The controversial report from the Scottish Criminal Cases Review Commission (SCCRC) has remained secret for five years because, until now, no-one had permission to publish it.
The Sunday Herald and its sister paper, The Herald, are the only newspapers in the world to have seen the report. We choose to publish it because we have the permission of Abdelbaset Ali Mohmed al Megrahi, the Libyan convicted of the bombing, and because we believe it is in the public interest to disseminate the whole document.
The Sunday Herald has chosen to publish the full report online today to allow the public to see for themselves the analysis of the evidence which could have resulted in the acquittal of Megrahi. Under Section 32 of the Data Protection Act, journalists can publish in the public interest. We have made very few redactions to protect the names of confidential sources and private information.
The publication of the report aGdds weight to calls for a full public inquiry into the atrocity – something for which many of the relatives have been campaigning for more than two decades…
The SCCRC rejected many of the defence submissions but upheld six grounds which could have constituted a miscarriage of justice. The commission made clear that, had such information been shared with the defence, the result of the trial could have been different…
Megrahi was convicted of murder by Scottish judges sitting at Camp Zeist in 2001. He unsuccessfully appealed in January 2001. He dropped a second appeal shortly before the decision to release him on compassionate grounds in August 2009. He was expected to die from cancer within three months.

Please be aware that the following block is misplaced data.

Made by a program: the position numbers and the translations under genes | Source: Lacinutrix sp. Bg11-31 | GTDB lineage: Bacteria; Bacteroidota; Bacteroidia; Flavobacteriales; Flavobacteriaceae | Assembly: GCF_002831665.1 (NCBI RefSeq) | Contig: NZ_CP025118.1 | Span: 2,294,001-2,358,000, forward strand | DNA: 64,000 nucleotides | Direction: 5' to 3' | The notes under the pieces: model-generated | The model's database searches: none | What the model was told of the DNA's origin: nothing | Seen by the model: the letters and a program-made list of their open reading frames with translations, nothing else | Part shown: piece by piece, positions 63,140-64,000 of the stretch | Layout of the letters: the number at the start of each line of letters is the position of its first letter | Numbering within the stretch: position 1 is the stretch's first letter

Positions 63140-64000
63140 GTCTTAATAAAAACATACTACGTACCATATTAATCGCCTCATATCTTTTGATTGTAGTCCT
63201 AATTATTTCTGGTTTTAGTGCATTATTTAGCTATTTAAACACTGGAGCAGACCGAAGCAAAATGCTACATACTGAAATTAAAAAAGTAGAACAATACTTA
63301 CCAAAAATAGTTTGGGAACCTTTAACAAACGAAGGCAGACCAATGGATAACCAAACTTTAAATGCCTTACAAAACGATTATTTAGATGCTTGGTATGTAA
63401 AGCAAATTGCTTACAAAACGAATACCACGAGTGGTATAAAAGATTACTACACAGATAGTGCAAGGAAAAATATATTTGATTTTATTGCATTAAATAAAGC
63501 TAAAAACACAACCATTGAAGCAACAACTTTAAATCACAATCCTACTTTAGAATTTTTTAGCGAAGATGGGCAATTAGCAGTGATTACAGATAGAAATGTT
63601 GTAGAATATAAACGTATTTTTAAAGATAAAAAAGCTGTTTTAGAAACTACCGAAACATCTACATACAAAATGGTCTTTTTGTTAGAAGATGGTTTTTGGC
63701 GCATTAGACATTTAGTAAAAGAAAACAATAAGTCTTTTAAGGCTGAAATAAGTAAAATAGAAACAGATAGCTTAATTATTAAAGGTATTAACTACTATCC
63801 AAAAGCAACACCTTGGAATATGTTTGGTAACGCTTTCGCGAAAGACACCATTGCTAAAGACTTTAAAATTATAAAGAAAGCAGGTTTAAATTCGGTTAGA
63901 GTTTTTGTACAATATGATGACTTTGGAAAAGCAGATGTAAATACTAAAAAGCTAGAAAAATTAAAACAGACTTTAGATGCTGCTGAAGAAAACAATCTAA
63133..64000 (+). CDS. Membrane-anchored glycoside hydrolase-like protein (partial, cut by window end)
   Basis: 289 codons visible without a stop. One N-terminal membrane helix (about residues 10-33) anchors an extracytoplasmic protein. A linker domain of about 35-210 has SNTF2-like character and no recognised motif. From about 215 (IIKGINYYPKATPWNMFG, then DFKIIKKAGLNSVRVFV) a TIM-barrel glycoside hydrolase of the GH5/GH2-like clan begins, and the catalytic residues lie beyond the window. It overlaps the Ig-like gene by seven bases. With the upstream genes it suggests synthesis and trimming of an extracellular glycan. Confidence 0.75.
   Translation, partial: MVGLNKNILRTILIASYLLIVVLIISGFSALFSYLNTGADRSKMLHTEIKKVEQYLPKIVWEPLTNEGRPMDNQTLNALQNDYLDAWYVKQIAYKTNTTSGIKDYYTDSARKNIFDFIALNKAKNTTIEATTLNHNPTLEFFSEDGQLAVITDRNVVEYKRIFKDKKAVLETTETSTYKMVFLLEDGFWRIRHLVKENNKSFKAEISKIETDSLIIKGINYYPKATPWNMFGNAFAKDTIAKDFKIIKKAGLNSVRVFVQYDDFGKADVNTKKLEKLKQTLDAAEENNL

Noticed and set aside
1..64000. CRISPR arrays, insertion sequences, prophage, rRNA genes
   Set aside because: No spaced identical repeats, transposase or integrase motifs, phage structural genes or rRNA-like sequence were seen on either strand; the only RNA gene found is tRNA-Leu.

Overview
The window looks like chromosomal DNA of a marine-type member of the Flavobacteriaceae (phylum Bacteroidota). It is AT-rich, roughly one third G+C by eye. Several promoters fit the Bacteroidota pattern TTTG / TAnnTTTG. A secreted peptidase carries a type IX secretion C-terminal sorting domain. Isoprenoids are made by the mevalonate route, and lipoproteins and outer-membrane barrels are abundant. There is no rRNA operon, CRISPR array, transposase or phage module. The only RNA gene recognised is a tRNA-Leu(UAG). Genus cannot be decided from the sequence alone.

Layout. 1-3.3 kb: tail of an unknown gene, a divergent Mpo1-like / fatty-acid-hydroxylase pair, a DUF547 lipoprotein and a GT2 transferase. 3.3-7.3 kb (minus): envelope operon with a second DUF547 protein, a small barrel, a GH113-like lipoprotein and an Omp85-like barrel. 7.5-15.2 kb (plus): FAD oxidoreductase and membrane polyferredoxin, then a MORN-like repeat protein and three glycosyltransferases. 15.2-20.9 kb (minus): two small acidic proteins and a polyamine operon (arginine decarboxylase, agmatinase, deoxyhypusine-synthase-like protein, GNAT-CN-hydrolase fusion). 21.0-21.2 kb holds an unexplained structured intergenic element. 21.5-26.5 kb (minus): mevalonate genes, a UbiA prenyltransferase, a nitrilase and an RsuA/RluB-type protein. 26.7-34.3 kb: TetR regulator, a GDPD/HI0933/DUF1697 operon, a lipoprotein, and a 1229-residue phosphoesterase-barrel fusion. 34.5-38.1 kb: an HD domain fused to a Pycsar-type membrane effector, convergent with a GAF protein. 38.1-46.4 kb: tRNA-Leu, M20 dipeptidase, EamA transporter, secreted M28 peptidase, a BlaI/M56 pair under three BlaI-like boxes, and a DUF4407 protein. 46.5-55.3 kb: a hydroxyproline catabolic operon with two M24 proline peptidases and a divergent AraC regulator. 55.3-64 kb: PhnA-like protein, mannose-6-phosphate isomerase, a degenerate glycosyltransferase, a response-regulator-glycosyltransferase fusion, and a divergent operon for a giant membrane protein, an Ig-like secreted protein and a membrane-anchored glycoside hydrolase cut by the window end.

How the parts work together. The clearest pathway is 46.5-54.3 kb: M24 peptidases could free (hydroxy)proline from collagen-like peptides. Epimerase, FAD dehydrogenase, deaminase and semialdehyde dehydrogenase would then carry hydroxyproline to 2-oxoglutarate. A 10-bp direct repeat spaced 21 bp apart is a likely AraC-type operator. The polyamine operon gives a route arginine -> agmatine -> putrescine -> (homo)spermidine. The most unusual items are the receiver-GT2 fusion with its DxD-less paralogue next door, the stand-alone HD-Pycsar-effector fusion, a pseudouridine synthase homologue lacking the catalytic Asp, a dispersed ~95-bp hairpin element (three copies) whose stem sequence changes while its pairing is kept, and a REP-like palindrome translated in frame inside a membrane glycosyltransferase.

Critical portions of the evidence used to convict Megrahi of the Lockerbie bombing were not only flawed; but, contradictory and possibly contrived. No one doubts or denies the complicity of the Libyan government of Muamar Ghaddafi in the terrorist bombing. But, the uniform condemnation of Megrahi and the possible reasons for the Scottish government allowing his release has been another holy crusade by politicians and pundits unaccompanied by facts.
Which is why this police report, the result of several consecutive examinations and re-examinations of the evidence surrounding Megrahi’s trial, has been kept secret. In my opinion, because publication would show up once again that political decisions have been more important to verdicts of guilty or innocent – than justice. Resulting from pressures from the United States at least as much as anything else.
In addition, a criticism of prosecutors that never seems to end appears in this document. Prosecutors deciding which evidence will be allowed to the defense. Instead of free access to all the evidence collected – the prosecution decides some must not been seen for whatever reason.